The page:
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Crisis in the Colonies

Crisis in the Colonies

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Crisis in the Colonies

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  1. Crisis in the Colonies 8th Grade Social Studies Mr. Stetler Davidson, James W. "Crisis in the Colonies." The American Nation. Needham: Prentice Hall, 2003. 140-45. Print.

  2. European Rivals in North America

  3. By the mid 1700’s, the major powers of Europe were locked in a worldwide struggle for empire. • England, France, Spain, and the Netherlands competed for trade and colonies in far-flung corners of the globe. • The English colonies in North America soon became caught up in the contest. • The most serious threat came from France

  4. It claimed a vast area that stretched from the St. Lawrence River west to the Great Lakes and south to the Gulf of Mexico.

  5. To protect their land claims, the French built an extensive system of forts. These forts blocked the English colonies from expanding to the West.

  6. Conflict in the Ohio Valley • By the 1740’s, British traders were crossing the Appalachian Mountains in search of furs. Pushing into the Ohio Valley, they tried to take over the profitable French trade with the Indians. • France was determined to stop the english from expanding westward. The Ohio River was especially important to the French because it provided a vital link between their lands in Canada and their settlements along the Mississippi River.

  7. Native Americans Choose Sides

  8. The growing conflict between the British and the French was too dangerous for the Native Americans to ignore. • Some Native Americans decided that the only way to protect their way of life was to take sides in the struggle. • The French were mostly trappers and traders, they did not generally destroy Indian hunting grounds by clearing forests for farms. • The British had little regard for Native American land rights, they took their land for farming, and ripped down their forests for fuel and land. • Native Americans mostly sided with the French (the Iroquois sided with the British).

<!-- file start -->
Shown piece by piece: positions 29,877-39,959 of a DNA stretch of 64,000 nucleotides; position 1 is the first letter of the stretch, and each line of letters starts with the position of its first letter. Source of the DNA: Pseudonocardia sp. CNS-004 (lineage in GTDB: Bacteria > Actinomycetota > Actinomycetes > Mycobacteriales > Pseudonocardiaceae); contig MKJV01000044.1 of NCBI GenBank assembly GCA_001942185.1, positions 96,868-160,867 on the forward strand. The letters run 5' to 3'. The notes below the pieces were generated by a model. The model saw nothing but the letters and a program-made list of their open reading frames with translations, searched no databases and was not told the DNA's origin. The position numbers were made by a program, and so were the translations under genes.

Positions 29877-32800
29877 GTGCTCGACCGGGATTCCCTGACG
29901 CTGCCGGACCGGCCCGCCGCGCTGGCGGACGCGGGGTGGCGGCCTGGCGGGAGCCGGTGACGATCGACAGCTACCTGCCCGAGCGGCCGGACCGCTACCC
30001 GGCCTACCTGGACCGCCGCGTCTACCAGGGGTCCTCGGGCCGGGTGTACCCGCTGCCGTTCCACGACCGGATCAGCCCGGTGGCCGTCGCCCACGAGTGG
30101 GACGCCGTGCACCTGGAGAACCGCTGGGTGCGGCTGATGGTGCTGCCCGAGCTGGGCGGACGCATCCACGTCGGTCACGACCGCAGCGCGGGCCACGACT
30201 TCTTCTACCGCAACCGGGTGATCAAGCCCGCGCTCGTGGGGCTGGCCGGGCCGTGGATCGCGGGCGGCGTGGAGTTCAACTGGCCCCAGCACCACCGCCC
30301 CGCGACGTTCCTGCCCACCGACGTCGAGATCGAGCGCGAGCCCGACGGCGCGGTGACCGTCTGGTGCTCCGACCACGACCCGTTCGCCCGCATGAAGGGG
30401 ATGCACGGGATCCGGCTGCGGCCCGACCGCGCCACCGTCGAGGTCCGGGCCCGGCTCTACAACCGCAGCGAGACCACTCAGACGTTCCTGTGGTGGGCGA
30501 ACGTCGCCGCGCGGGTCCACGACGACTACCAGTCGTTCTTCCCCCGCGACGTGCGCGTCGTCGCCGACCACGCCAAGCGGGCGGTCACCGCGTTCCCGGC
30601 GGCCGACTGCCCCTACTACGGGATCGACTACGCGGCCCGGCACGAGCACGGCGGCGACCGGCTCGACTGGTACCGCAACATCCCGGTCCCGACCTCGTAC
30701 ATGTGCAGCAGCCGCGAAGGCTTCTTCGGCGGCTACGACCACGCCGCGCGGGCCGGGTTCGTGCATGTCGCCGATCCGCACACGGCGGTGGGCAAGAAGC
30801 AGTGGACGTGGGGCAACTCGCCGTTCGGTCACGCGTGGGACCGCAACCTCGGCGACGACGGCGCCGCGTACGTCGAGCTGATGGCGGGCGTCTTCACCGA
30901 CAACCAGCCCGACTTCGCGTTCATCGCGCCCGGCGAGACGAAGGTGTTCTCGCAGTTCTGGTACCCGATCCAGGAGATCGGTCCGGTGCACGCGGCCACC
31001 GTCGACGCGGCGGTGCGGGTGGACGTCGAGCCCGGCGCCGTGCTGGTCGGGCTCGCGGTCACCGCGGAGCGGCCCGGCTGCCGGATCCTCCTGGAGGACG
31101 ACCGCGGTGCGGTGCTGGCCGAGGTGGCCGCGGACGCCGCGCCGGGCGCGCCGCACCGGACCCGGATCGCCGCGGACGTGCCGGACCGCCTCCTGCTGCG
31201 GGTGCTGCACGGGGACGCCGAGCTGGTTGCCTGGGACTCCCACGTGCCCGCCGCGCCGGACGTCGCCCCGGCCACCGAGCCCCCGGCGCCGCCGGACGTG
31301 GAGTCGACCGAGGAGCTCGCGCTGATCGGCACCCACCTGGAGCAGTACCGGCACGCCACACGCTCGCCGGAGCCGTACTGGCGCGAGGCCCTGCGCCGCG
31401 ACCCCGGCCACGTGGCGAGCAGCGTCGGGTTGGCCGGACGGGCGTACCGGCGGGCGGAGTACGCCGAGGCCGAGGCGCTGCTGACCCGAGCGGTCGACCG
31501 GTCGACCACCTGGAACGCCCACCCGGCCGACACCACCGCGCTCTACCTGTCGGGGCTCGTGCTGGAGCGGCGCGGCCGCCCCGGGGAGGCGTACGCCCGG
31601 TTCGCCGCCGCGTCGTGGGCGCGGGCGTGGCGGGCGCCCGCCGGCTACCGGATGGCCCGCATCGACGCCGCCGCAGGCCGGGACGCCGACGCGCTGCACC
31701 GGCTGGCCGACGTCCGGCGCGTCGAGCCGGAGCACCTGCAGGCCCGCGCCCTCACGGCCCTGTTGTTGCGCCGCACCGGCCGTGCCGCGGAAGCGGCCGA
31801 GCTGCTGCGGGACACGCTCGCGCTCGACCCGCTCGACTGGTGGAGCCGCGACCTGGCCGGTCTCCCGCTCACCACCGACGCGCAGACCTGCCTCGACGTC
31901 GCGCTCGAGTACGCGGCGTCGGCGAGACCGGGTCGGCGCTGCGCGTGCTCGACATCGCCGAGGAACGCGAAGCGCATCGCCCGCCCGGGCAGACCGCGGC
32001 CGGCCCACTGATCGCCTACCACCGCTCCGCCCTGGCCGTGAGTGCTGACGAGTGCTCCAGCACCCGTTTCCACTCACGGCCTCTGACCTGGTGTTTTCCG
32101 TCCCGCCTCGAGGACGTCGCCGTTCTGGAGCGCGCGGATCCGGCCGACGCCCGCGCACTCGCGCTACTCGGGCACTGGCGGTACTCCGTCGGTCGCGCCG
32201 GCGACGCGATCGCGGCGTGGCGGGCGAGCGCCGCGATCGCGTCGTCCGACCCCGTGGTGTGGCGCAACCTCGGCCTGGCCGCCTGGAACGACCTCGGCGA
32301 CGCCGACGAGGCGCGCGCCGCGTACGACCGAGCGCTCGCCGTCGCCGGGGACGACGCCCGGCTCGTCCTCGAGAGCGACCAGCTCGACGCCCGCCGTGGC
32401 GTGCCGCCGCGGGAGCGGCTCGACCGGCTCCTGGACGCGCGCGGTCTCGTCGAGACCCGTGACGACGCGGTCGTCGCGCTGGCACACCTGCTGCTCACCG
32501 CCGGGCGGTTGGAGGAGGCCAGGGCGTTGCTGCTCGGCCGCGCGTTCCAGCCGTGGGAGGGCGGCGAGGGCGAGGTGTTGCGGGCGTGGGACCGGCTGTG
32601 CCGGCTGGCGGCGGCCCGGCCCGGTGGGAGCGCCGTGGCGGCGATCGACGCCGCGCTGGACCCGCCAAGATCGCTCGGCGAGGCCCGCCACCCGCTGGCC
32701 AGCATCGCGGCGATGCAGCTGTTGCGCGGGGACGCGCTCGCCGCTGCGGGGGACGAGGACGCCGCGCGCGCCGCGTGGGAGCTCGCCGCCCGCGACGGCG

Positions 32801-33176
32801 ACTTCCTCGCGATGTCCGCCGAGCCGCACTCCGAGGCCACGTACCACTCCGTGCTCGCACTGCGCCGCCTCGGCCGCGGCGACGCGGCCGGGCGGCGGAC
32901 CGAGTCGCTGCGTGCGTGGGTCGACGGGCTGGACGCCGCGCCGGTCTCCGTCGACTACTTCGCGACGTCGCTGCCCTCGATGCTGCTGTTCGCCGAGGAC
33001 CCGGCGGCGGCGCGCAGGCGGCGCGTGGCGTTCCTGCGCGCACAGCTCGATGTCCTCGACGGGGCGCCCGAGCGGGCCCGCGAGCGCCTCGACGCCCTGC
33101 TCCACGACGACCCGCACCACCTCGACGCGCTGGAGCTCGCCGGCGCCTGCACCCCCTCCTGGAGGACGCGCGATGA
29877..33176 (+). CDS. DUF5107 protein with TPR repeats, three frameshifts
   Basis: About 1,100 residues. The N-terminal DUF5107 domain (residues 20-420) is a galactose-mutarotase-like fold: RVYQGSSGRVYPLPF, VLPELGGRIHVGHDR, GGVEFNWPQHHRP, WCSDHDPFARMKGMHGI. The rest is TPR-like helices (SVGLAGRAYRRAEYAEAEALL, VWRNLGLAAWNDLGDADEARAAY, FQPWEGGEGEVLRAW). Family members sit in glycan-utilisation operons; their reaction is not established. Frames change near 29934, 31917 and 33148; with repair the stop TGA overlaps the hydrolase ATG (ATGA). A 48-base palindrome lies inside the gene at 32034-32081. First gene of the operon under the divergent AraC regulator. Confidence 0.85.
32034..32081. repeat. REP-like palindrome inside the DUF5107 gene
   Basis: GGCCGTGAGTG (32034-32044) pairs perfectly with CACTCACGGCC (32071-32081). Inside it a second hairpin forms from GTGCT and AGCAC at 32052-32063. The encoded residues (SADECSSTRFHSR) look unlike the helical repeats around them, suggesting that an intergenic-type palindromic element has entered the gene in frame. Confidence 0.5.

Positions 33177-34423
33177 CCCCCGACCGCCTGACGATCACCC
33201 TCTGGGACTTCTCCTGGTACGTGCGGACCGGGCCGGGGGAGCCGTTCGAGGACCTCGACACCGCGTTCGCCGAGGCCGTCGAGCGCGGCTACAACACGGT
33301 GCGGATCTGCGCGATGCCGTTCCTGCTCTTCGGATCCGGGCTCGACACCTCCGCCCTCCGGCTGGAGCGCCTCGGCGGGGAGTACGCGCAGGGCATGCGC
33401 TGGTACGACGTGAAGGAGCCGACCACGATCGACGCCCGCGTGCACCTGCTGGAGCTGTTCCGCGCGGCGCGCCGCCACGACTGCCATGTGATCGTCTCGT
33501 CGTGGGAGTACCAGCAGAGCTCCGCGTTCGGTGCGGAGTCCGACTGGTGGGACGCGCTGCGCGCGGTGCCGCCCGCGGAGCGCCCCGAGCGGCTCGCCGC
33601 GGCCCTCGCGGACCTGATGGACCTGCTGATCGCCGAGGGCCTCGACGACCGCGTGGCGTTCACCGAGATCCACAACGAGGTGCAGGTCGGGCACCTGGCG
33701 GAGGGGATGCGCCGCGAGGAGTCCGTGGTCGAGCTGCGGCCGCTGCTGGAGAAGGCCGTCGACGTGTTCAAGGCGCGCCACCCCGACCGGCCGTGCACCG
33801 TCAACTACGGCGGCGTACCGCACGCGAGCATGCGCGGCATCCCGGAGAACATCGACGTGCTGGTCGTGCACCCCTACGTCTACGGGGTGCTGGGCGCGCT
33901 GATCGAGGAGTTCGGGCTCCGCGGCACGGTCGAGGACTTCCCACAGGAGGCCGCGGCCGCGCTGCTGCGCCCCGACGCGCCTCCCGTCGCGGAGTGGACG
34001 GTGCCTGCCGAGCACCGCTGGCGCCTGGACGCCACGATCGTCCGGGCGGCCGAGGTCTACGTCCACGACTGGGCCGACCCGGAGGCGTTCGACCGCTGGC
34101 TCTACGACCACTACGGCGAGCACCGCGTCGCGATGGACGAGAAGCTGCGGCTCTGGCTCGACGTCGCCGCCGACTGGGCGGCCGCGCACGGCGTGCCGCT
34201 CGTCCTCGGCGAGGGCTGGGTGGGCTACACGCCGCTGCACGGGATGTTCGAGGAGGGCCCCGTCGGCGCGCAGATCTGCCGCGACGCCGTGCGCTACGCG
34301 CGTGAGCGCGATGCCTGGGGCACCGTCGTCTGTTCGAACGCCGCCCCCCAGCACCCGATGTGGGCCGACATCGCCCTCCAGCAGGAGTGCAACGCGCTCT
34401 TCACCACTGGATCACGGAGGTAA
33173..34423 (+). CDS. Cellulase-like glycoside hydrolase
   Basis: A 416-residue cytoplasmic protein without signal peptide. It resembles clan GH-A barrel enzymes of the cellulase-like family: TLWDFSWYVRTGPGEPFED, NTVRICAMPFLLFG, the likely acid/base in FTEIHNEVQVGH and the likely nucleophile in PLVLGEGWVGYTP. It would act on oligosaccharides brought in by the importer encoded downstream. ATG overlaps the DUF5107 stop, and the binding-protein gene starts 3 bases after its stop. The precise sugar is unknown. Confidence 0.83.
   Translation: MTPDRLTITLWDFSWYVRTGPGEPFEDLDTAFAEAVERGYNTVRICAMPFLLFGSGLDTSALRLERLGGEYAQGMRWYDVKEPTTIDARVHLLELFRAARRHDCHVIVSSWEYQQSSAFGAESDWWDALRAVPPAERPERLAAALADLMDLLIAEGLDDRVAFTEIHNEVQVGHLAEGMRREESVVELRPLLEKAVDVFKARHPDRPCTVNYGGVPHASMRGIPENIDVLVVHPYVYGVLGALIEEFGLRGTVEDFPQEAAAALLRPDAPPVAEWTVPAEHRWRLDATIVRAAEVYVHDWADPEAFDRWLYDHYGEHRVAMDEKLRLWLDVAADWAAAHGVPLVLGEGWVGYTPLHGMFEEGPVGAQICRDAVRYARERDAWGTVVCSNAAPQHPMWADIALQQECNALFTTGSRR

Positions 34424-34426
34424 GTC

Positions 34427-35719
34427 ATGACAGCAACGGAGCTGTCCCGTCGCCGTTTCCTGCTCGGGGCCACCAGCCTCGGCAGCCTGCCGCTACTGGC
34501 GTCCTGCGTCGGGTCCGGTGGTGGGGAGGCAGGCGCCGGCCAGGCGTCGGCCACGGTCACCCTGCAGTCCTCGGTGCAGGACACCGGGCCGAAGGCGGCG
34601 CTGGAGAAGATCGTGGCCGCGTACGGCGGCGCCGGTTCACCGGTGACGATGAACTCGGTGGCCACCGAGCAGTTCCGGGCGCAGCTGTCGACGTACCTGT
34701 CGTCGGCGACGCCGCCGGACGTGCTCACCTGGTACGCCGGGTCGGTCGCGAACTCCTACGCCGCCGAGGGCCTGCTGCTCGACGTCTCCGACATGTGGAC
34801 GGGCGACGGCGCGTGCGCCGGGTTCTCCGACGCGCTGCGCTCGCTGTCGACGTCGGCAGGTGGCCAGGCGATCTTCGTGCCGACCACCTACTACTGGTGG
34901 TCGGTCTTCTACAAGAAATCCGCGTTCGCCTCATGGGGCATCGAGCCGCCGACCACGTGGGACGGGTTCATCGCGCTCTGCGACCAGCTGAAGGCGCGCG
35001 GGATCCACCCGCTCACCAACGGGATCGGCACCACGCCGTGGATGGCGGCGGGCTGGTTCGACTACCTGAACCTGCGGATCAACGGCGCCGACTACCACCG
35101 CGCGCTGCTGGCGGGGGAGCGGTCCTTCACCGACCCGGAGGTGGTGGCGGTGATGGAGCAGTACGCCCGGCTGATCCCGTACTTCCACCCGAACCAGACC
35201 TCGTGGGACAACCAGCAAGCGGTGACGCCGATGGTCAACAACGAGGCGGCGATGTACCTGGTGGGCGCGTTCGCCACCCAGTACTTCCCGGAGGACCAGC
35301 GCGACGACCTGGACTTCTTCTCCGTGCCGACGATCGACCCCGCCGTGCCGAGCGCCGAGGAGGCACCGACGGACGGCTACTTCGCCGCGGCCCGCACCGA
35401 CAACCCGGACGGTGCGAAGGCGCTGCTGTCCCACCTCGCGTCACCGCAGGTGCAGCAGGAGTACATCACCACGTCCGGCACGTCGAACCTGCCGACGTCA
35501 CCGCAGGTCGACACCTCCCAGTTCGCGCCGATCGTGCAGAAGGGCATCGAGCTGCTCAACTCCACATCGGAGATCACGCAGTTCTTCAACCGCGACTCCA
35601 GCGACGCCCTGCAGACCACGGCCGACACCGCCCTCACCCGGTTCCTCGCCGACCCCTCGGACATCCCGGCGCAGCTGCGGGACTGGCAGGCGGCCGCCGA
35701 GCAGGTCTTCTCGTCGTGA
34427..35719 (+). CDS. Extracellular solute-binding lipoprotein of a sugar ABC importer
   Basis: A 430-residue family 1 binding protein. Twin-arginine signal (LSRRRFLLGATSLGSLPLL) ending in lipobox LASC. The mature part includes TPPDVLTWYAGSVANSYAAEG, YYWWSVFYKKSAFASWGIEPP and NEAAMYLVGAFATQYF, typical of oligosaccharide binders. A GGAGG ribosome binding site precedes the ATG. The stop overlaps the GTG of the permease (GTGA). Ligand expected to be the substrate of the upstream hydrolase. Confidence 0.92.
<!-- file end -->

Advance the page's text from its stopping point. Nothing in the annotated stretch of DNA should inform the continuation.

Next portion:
9. French and Indian War soldier describing the death of his wife to his father-in-law. Waterbury April the 1 1776 • Onered (Honored) father and mother after our duty to you and love to brothers and sisters and all friends hoping theslins (these lines) will find you well. I would inform you in a short and broken maner and in grat hast (great haste) that we remain much distrest (distressed). I fear no better then when brother and sister was there. hur (Her) body very much sweld (swelled) and very helples a tedescof (A tedes cough: tedes is Latin for dry) attends hur (her). hurtriel (Her trial) is grate (great) our burden heavey. may god grant us grace to behave wisely under his righteous visitation for that is all writ. we want to hear from you pray send me a letter if you can by mr. nickels who I expect to bee the carier (carrier). brother sutliffs are well. so I remain you obedent child, -Wait Hotchkiss

  10. http://www.youtube.com/watch?v=mphUZDdMpZA

  11. The French and Indian War Begins

  12. Three times between 1689 and 1748, France and Britain fought for power in Europe and North America. Each war ended with uneasy peace. • In 1754, fighting broke out for a fourth time. English settlers called the conflict the French and Indian Warbecause it pitted them against France and its Native American allies. • Once again, the Ohio River Valley was the center of the dispute. • A 22 year old Aide to a British General led 150 troops into the Ohio country in April of 1754, that man was George Washington.

  13. Along the way, Washington heard the French just completed building their Fort Duquesne at the very spot where Washington hoped to build his fort. • Marching quietly through the night, Washington launched a surprise attack and scattered the French. • Do we see this happen with Washington anywhere else in history?!?!?!? • Washington’s success was brief, the French quickly set-up to counter attack. • Washington and his men quickly threw up a makeshift stockade and named their fort: Necessity.

  14. A force of 700 French and Indians surrounded the fort. • Badly outnumbered, the Virginians surrendered. The French then released Washington and he returned home. • British officials recognized the significance of Washington’s skirmish: • “The Volley fired by this young Virginian in the forests of America…has set the world in flames.”